[Vandal] Argonaut To Abandon Weekly Print Edition

robiegruss at aol.com robiegruss at aol.com
Thu Apr 22 08:19:29 PDT 2021


>From The Lewiston TribuneLewiston, IdahoThursday, April 22, 2021
Argonaut To Abandon Weekly Print Edition
Idaho’s student newspaper will shift to digital-first format after May 5th
By Scott Jackson
MOSCOW — After more than 120 years as a print publication, the University of Idaho’s student-run newspaper, the Argonaut, has announced it will become a primarily online news organization starting in May.
In a letter from Managing Editor Anteia McCollum posted online Tuesday, the paper will shift to a digital-first format and cease producing a regular weekly print edition.
“We want to meet our readers where they are, and that is no longer at the newspaper stands with a print paper,” McCollum wrote.
The Argonaut’s final print edition will be published May 5th. Student and faculty leaders with the newspaper say the move does not mark an end, but a new chapter for independent student media at Idaho.
Tara Roberts, who helps oversee student media at the University, said she has been looking into shifting the Argonaut toward a digital-first format for at least the last two years. She said there are a number of advantages to the change.
She said the modern media landscape increasingly requires aspiring journalists to develop an arsenal of skills associated with the digital news landscape. These include social media savvy and the ability to report in a variety of formats like print, audio and video. She said it makes sense to create a space for students to hone and demonstrate these skills.
In her advisory role as student media manager, Roberts said she compiled a report, but the decision was a group effort involving students and alumni — many of whom are news professionals themselves. After discussions with each and the approval of a Student Media Board, composed of students, faculty and community members, a decision was reached.
“It is important, I think, to note that we’re not stopping printing fully — we recognize that there is a place for a print paper, especially on weekends where we have a lot of visitors to Moscow,” Roberts said, noting there will likely be opportunities once a month or so to create a print product that might appeal to visiting alumni and parents. “That does serve advertisers well to have print papers on a week that there are a lot of people in town and it does give our students, then, some experience in building that and thinking about a print paper.”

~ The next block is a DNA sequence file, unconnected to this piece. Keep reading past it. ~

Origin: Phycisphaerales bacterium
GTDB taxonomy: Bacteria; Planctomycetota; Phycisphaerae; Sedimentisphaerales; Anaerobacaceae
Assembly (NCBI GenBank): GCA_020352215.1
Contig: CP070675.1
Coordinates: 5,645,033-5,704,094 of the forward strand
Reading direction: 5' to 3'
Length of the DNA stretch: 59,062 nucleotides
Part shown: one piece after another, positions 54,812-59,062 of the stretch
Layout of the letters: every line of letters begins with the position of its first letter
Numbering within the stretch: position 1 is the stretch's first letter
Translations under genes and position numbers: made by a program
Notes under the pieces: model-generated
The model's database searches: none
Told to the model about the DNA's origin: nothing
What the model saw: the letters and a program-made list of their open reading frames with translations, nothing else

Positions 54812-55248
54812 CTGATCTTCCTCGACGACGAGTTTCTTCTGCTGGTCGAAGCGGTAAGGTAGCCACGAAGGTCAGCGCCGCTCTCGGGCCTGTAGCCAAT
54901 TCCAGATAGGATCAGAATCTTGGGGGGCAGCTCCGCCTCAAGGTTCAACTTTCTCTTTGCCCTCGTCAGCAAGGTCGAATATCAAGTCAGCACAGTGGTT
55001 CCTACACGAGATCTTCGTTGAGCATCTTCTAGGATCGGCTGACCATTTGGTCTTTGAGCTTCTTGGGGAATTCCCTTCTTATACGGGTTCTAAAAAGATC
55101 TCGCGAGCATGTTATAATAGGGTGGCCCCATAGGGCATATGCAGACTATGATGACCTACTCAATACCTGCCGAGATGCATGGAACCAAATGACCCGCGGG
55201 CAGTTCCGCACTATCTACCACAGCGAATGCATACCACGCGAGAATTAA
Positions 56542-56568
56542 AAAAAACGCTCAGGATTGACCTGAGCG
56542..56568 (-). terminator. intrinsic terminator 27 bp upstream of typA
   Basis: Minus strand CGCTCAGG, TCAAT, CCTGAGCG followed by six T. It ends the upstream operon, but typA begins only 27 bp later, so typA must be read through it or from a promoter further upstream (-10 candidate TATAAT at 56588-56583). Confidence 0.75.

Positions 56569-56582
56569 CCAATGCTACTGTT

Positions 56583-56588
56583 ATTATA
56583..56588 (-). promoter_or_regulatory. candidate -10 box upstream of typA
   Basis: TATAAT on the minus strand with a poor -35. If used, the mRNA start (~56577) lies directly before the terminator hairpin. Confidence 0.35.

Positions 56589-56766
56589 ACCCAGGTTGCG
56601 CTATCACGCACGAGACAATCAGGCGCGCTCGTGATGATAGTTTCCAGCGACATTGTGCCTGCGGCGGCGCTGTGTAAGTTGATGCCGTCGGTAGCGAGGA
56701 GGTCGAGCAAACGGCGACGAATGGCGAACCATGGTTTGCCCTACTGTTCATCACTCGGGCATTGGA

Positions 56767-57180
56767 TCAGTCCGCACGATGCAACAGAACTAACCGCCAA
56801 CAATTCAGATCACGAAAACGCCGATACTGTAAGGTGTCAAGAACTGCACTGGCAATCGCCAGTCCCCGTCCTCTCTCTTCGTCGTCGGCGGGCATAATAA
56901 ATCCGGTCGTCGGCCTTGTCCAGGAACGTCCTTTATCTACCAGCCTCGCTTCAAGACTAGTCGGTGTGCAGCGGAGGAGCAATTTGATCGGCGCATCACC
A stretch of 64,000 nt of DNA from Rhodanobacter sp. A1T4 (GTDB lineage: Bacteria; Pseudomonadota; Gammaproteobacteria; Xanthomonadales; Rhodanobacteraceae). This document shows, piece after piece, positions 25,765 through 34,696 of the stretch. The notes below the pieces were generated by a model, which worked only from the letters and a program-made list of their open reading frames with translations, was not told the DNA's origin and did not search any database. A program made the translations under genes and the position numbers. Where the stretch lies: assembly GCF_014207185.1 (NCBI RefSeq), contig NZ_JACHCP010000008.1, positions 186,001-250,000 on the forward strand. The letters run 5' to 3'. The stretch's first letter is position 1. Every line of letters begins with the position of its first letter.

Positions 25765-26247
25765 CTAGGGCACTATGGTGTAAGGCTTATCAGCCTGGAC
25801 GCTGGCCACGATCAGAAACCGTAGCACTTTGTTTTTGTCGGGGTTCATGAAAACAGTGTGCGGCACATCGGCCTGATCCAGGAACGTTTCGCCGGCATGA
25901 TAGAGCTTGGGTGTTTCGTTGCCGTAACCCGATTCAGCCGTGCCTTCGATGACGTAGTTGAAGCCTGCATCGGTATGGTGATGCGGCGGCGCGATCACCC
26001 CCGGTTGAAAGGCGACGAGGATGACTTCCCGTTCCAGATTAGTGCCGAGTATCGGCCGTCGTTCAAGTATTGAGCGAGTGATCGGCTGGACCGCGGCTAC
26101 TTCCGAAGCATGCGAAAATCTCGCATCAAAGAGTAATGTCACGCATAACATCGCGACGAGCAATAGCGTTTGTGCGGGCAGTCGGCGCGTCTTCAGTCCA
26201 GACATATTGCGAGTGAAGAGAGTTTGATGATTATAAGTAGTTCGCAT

Argonaut Editor-in-Chief Zack Kellogg said the pacing of a digital-first format will not only be more appropriate for modern news appetites but it will also be more compatible with student schedules. He said the set-up unlocks the paper from a weekly print schedule, allowing them to post news as it happens rather than waiting until they go to print in the middle of the week. It also gives editors the latitude to set deadlines for reporters on a story-by-story basis instead of on a rigid weekly schedule.
While the news team, himself included, were hesitant when they first learned of the proposal to shift online, Kellogg said the more they learned about it, the more they supported the move.
Emily Pierce, a reporter and editor who has been with the paper since her freshman year at the University in 2018, said she’s still a little nervous about the shift, but has little doubt that the student newspaper will find its rhythm within a semester or two.
“At the beginning, I thought it was a totally crazy idea — we had the systems in place, we worked on a schedule and for me now, it’s muscle memory to stay on that schedule of going and getting that print paper done,” she said. “But right now we’re just scrapping that and starting new. I kind of think of it as like a new era for student media.”
Kellogg said the move to digital-first also makes sense from a readership standpoint. He said Argonaut readers are primarily split between three groups — alumni, students and the Moscow community.
While there may be some nostalgia for a tangible print product among alumni, he said students and community members and modern news readers in general are most likely to seek their news coverage online.
“In all honesty, I don’t think they’ll miss it too much,” Kellogg said.
“Companies aren’t really buying ads to put in print because they see that not a lot of people are going to print papers especially for their news coverage or their information,” he added. “Everything’s online now, for the most part. That’s where people go first.”
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